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Old 03-16-2013, 03:45 AM   #23
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M

If an intermediate or veteran brewer knows EXACTLY what they want in a future beer, and they know that this includes an incorporation of FWH, then I will not argue with their goals or opinions.
Since you are arguing incessantly with me, I guess that means that I'm not an intermediate or veteran brewer? Am I a beginner in your eyes, as you have not stopped arguing with my opinion, test results, the winning of medals, the opinion of respected brewers who have consumed my IPA with FWH (including Ray Daniels)?

See, that's the thing. You argue about things you cannot prove. Your opinion is valued, but telling other people who are experienced veterans that their process and opinions (and medals!) are invalid is inappropriate.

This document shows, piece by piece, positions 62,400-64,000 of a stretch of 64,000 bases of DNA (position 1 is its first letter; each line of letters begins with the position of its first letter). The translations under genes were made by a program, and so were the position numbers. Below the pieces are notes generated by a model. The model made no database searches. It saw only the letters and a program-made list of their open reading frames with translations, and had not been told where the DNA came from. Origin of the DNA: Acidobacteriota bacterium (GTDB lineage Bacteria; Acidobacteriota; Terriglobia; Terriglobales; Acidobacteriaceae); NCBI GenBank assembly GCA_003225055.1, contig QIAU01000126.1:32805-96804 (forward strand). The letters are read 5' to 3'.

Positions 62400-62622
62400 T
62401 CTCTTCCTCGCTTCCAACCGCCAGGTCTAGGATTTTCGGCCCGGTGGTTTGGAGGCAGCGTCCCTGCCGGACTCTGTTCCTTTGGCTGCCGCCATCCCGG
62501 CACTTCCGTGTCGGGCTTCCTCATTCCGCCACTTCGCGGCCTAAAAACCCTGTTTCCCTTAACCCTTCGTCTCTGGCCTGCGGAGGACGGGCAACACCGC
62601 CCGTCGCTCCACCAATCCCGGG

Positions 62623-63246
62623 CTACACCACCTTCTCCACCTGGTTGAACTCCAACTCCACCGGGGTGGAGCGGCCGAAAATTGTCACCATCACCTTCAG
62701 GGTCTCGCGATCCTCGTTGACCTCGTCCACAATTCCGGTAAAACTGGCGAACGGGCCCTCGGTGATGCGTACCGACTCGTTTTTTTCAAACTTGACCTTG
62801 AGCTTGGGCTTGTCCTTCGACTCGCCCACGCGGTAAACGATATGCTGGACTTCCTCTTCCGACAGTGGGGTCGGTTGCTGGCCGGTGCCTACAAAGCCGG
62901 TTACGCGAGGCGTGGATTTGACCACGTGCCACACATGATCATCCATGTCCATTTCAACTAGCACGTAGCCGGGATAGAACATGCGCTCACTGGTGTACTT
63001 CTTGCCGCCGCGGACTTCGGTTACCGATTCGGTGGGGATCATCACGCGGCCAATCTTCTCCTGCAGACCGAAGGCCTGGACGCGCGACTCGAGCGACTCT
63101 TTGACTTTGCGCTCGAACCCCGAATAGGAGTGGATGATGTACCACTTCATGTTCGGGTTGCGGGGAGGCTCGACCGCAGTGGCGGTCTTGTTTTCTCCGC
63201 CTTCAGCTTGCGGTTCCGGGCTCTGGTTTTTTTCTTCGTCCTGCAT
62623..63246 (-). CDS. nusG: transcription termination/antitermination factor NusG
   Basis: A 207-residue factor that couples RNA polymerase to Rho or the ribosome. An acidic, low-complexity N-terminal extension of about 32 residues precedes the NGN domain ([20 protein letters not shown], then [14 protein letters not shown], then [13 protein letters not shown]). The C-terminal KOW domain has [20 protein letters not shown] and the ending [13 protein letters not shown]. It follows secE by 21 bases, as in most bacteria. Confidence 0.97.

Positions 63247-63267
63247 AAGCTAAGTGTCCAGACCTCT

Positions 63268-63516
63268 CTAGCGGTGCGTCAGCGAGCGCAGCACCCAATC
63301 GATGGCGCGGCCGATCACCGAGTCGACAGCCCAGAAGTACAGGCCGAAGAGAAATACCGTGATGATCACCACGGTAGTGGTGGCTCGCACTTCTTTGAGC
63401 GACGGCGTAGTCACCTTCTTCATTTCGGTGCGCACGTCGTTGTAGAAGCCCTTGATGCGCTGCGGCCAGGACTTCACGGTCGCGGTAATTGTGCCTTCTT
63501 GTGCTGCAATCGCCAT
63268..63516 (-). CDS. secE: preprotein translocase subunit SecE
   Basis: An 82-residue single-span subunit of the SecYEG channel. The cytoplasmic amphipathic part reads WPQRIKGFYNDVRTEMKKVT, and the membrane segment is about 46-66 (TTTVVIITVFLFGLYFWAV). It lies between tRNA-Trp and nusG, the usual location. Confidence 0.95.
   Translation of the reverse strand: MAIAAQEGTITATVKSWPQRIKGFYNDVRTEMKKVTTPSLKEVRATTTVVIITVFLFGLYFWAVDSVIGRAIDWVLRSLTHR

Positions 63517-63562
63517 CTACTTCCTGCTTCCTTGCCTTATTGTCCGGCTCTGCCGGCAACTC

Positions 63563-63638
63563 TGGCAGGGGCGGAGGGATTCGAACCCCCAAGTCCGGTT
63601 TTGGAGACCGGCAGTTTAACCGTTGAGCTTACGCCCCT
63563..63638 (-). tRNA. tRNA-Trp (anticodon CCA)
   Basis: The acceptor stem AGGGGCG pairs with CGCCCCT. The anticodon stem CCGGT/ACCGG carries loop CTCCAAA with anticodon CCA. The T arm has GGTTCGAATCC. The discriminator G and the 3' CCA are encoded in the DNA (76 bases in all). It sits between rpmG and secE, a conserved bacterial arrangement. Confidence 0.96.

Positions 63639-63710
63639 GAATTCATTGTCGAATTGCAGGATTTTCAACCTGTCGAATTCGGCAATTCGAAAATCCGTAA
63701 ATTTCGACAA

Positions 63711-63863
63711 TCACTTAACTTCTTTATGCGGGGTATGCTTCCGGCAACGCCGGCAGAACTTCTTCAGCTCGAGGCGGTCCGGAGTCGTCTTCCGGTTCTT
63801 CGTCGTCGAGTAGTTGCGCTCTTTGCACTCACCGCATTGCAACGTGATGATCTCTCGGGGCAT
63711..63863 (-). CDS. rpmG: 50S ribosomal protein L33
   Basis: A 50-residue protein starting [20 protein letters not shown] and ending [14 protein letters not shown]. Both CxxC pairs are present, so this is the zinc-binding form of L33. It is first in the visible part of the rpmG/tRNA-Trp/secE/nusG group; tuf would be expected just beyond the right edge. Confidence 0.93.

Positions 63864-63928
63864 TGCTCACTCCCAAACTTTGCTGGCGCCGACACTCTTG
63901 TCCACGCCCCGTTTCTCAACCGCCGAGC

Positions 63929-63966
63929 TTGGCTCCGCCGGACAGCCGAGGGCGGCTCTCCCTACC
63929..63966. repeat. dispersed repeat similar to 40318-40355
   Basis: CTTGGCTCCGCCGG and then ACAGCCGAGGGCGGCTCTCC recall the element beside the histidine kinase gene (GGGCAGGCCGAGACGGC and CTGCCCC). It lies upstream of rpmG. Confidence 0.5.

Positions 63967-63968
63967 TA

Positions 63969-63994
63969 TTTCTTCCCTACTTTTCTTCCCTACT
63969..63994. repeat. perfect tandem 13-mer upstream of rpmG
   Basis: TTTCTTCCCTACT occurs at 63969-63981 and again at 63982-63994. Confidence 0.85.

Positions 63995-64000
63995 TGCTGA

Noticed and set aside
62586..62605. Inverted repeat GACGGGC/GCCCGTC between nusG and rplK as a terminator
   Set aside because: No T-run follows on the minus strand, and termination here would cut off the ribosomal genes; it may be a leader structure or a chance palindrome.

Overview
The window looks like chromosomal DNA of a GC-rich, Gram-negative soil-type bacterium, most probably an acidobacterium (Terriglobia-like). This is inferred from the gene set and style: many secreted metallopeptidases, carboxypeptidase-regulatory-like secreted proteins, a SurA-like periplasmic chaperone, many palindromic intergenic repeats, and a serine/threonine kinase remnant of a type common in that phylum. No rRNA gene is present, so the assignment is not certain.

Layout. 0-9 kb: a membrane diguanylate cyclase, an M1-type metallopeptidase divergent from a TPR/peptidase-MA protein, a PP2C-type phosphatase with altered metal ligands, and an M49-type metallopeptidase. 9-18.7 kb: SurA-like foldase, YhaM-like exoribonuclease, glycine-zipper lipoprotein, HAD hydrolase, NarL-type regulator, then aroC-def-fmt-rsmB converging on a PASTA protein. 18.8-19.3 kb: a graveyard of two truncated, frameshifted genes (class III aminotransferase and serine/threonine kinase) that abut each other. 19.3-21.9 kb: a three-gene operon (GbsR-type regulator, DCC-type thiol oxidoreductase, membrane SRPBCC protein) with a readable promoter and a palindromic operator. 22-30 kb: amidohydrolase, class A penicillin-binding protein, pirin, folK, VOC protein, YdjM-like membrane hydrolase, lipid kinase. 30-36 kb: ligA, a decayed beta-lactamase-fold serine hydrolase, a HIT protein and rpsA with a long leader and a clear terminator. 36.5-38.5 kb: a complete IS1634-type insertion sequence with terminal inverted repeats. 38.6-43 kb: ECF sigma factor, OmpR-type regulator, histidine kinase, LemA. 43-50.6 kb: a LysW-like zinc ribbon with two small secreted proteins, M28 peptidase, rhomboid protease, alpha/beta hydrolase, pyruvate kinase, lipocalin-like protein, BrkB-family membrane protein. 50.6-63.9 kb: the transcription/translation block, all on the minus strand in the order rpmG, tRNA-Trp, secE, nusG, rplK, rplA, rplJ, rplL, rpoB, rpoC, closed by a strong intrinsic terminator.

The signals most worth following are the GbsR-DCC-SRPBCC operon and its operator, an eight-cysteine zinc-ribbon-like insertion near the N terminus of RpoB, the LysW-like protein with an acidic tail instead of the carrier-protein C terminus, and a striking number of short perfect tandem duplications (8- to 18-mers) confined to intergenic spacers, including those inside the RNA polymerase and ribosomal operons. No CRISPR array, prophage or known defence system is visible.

Everyone should give their opinion- but to beat people over the head when they don't agree with you isn't appreciated.
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Old 03-16-2013, 09:13 PM   #24
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Since you are arguing incessantly with me, I guess that means that I'm not an intermediate or veteran brewer? Am I a beginner in your eyes, as you have not stopped arguing with my opinion, test results, the winning of medals, the opinion of respected brewers who have consumed my IPA with FWH (including Ray Daniels)?

See, that's the thing. You argue about things you cannot prove. Your opinion is valued, but telling other people who are experienced veterans that their process and opinions (and medals!) are invalid is inappropriate.

Everyone should give their opinion- but to beat people over the head when they don't agree with you isn't appreciated.
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Old 03-18-2013, 01:17 PM   #25
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Others like FWH, including me and Denny Conn.